Authors: Pedro Mir-Bernal, Simone Guercini and Catherine Prentice
This paper introduces a special issue devoted to the emergence of new marketing models and tools within a fashion e-commerce context. Despite the importance of physical stores, in recent years, we have witnessed substantial development regarding the electronic trade in fashion products. In effect, fashion products represent a major category within e-commerce and have witnessed the development of a “new” form of online marketing. Special attention should be paid to the internationalization of e-commerce within the fashion industry. New models and tools have emerged in relation to: the technology/ consumption interface and the strategies of the different players within the business sector; the integration of online and offline fashion marketing; the impact of new IT technologies and new marketing on preexisting fashion marketing policies, such as customization; and the role of new emerging players such as fashion bloggers and influencers. In this period of change, new and traditional marketing tools co-exist. The five articles in this special issue seek to contribute to research whose aim is to systemize new models and tools that may be useful for practitioners and marketing researchers working in this field.
Quality of Service in retail
Authors: Pedro Mir-Bernal, Jacqueline Vidal
A happy couple is having their wedding at a beach resort on an island near the coast of Venezuela. After the wedding party, the customers take their things from their rooms and ask for the key to the honeymoon suite they have reserved. The receptionist tells them that they have no reservation for the room and that it is not available. The groom asks for a different suite at the resort’s expense since someone failed to make their reservation correctly. How should the resort management handle the issue?
Authors: Pedro Mir-Bernal, María Gracía Accini Moran
Rosa, a wealthy young woman, planned an elaborate celebration for her twenty-first birthday. She planned a weekend of activities for her friends in Barcelona, rented a beautiful house next to the beach, booked an expensive restaurant dinner, and for the end of the night made a reservation and paid a deposit for a private party at the most upscale bar in Barcelona. Everything went smoothly until a bouncer at the bar ruined her night.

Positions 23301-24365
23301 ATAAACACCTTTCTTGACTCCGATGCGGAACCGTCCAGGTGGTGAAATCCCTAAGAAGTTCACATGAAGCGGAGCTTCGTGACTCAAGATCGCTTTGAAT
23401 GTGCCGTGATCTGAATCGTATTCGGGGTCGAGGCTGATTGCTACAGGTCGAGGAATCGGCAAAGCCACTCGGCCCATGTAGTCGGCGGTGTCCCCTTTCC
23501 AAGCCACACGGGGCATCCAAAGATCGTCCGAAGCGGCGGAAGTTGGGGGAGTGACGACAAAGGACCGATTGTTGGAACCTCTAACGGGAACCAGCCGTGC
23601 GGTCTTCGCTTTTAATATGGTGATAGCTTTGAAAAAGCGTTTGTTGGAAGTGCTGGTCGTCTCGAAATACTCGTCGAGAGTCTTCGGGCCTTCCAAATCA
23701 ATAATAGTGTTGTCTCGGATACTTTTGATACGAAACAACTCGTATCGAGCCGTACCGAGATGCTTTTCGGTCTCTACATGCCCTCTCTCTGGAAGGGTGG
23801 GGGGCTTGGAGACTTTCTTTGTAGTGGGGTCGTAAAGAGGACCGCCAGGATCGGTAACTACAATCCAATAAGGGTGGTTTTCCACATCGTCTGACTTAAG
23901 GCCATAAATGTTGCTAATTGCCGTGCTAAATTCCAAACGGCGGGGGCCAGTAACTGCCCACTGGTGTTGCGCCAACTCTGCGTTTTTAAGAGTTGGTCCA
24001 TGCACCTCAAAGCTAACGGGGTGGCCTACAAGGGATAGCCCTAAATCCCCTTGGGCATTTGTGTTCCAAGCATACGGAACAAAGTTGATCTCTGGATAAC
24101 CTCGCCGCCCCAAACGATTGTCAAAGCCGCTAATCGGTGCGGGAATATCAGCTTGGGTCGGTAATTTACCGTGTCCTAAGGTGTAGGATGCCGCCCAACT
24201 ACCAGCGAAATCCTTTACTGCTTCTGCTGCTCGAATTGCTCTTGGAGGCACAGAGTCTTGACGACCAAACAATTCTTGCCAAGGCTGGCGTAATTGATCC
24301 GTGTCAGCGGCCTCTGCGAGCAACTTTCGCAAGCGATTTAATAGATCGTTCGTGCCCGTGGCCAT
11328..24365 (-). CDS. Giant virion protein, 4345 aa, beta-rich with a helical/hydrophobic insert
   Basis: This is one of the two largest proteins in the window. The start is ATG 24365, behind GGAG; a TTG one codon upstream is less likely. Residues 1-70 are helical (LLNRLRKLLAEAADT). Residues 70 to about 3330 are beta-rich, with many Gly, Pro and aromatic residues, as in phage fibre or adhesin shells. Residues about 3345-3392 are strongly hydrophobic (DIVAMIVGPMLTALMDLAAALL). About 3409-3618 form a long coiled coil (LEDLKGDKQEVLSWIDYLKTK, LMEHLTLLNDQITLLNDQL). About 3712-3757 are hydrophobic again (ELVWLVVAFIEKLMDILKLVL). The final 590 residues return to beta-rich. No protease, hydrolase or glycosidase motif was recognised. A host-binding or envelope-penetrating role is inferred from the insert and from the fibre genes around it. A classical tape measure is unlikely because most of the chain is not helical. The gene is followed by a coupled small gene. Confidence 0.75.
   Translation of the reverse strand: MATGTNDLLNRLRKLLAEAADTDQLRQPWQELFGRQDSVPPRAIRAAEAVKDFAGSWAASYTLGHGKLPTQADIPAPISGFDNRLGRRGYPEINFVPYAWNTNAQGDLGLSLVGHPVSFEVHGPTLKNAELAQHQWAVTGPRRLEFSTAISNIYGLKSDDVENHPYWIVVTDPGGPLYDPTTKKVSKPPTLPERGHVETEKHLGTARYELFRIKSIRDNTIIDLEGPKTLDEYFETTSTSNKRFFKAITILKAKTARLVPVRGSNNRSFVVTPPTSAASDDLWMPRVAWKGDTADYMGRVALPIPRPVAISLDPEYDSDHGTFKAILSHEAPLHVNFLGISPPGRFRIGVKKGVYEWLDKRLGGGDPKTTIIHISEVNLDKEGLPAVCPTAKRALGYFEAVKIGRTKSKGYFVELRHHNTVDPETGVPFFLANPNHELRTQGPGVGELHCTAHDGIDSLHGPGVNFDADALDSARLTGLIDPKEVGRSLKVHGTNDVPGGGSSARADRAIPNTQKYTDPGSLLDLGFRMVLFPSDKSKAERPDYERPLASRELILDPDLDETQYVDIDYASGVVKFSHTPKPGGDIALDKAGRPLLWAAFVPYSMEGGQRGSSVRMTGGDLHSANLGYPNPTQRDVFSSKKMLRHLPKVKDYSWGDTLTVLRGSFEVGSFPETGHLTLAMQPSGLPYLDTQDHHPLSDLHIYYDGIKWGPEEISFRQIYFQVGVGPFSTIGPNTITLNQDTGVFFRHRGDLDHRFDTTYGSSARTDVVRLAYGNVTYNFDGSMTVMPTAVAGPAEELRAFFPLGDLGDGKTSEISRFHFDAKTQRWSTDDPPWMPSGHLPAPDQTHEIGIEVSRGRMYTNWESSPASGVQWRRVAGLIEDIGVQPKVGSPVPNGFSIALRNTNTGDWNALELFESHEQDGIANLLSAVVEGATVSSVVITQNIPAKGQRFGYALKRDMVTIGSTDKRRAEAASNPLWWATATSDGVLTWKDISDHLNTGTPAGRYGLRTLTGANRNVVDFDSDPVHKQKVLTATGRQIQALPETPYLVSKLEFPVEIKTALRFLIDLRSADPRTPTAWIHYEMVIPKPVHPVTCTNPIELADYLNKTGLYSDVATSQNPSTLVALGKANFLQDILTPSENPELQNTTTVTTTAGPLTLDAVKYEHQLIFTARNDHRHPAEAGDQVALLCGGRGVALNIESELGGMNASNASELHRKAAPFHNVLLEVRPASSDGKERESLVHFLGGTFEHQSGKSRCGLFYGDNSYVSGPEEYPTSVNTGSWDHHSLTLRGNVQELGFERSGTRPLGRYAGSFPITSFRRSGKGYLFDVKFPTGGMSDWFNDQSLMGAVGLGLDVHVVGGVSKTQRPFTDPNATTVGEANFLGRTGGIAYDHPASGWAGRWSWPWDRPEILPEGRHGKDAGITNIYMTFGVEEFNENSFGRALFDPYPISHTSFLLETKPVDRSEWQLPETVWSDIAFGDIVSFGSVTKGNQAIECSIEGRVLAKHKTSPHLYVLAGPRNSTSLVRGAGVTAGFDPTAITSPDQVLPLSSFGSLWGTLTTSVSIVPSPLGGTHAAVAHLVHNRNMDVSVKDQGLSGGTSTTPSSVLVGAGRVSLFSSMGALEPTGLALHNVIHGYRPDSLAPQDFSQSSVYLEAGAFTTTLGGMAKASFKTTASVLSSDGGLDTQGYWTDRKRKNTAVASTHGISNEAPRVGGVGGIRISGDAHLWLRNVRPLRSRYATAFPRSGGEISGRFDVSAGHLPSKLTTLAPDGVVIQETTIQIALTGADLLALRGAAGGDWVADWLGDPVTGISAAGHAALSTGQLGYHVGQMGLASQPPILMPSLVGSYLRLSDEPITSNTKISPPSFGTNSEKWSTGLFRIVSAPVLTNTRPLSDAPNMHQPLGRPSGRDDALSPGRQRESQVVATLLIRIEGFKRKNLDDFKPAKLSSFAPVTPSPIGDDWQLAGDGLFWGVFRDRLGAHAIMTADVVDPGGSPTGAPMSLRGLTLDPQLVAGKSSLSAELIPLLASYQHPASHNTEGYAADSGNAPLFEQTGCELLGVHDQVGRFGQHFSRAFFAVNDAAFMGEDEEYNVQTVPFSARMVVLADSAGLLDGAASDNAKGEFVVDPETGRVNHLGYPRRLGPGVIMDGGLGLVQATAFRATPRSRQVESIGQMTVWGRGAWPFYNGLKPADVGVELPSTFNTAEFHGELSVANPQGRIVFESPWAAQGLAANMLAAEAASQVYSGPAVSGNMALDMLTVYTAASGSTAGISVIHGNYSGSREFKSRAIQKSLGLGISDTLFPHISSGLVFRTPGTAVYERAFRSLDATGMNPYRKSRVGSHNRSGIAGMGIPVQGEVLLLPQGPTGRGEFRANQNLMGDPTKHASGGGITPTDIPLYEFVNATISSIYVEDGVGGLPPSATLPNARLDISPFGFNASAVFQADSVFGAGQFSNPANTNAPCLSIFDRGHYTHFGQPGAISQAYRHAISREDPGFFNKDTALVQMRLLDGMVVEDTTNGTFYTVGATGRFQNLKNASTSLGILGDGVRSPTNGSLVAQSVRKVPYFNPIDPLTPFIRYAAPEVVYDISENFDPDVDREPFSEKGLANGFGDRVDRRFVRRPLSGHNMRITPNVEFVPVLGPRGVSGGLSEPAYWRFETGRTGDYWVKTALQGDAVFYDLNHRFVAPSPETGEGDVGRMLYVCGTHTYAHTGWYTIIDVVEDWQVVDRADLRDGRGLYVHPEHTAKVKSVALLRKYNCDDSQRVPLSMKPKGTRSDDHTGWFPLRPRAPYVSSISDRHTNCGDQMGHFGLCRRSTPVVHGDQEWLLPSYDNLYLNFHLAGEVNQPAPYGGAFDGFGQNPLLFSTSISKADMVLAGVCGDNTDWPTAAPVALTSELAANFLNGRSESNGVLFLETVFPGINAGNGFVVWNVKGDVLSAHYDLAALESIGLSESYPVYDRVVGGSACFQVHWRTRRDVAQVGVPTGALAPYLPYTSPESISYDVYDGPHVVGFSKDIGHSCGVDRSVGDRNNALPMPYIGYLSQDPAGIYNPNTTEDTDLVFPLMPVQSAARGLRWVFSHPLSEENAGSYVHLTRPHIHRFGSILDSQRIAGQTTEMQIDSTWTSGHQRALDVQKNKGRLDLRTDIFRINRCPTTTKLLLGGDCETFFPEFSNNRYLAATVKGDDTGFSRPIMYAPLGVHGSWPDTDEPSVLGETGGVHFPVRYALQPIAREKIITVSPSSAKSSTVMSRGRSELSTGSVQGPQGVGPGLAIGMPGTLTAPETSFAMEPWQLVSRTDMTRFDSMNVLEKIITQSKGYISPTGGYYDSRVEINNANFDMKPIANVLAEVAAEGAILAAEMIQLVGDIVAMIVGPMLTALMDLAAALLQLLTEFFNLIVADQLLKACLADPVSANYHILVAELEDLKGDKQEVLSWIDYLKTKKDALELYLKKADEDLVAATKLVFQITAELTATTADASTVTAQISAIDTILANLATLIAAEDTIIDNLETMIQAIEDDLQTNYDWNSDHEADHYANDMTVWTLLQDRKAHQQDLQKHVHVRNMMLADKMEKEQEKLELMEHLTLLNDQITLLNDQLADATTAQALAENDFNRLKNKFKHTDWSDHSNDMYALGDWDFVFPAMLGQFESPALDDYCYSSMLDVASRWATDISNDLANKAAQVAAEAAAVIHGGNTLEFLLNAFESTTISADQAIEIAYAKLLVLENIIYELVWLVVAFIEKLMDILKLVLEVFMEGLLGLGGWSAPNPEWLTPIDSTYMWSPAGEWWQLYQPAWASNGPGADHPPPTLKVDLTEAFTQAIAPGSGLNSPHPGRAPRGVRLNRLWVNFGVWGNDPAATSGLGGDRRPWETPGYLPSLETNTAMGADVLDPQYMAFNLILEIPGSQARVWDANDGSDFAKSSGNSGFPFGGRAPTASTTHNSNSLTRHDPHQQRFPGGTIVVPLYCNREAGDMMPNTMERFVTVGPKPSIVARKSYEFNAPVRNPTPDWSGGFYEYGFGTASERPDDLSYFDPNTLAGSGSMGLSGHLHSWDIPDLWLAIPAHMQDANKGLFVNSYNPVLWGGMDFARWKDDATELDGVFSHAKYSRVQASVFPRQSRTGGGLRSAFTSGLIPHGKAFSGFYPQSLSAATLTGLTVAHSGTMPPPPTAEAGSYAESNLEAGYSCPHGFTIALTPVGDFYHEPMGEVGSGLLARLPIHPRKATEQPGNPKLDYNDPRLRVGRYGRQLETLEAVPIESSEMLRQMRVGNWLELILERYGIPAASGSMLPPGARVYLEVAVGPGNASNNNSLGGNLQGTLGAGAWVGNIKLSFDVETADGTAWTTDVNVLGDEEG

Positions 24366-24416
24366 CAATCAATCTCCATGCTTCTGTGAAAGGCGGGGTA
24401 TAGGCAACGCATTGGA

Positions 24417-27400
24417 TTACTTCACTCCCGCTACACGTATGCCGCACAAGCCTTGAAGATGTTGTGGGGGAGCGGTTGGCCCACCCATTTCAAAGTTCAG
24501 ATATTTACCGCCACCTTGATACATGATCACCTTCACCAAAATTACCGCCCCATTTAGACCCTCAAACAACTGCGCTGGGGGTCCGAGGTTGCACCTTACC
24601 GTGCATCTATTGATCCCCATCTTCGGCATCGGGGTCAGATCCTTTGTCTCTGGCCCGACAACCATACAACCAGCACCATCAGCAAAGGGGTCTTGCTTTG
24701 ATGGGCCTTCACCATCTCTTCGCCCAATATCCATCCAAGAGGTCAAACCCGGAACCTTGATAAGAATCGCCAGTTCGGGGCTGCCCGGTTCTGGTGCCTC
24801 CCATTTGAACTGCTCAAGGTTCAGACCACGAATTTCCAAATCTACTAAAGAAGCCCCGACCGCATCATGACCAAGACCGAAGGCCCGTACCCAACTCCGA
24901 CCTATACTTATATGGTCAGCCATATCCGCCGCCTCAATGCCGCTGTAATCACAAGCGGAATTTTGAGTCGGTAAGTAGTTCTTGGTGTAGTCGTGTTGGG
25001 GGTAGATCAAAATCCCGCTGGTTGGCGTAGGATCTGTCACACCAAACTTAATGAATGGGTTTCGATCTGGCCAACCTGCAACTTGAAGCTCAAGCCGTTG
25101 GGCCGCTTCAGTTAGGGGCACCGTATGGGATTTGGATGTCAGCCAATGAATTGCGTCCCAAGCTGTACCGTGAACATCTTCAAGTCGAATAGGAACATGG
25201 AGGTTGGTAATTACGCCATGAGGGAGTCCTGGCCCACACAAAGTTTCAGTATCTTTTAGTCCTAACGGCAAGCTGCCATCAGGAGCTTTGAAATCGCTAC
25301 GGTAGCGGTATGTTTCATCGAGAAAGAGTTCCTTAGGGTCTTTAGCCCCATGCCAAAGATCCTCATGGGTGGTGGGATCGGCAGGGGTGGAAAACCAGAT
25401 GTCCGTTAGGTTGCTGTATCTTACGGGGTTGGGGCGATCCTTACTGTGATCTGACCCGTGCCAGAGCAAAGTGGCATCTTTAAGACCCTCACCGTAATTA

Authors: Pedro Mir-Bernal, Rouxelle de Villiers, Po-Ju Chen, Linda Coleman, Tung-Cheng (TC) Huan, Arch G. Woodside
This special issue includes 27 customer experience (CX) trade tales as told in the words of real shoppers and customers. Some tales are of dilemmas and cognitive dissonance, whilst others share their elation at receiving the value, satisfaction, and respect they felt they deserved. When reading these accounts, you are likely to agree that there is much more to consumers’ everyday buying decisions and experiences than what meets the eye of the customer care officer, the representative or business owner (collectively called marketers here) at first glance. The emotive language and illustrative narratives emphasize the affective, intellectual, emotional, and social impact of good and bad responses by organizations to interactions with customers. You will quickly notice how positivelyinclined customers can turn from highly impressed, excited and actively engaged clients, to negatively valanced antagonists, defending their point of view, or (in sharp contrast) respond to a sales interaction with passive aggressive behaviour. Surface to deep assessment follow each trade tale. Many of the tales are useful materials for creating emotional and insightful learning dramas for improving empathy and communication skills of those among us who interact with customers.
Authors: Pedro Mir-Bernal, Teresa Sádaba, Simone Guercini.
The aim of this paper is to analyze the role that e-commerce has to play in the internationalization of Spanish luxury multi-brand stores. Possible answers are sought to the following research question: How might the adoption of e-commerce platforms affect the international sales of multi-brand retailers? This paper presents a data analysis of the 15 most important Spanish fashion multi-brand retailers and the different prospects of e-commerce today. Our analysis of online stores shows an open mentality when it comes to adapting to this new business model, but the late integration and inexperience of the majority of retailers limit their performance. Information from different channels and further research through the collaboration of brands would have given us more detailed information regarding the current situation within this sector. The paper analyzes the current situation of e-commerce luxury fashion multi-brand stores and mainly focuses on the Spanish market, even though it also offers a global overview.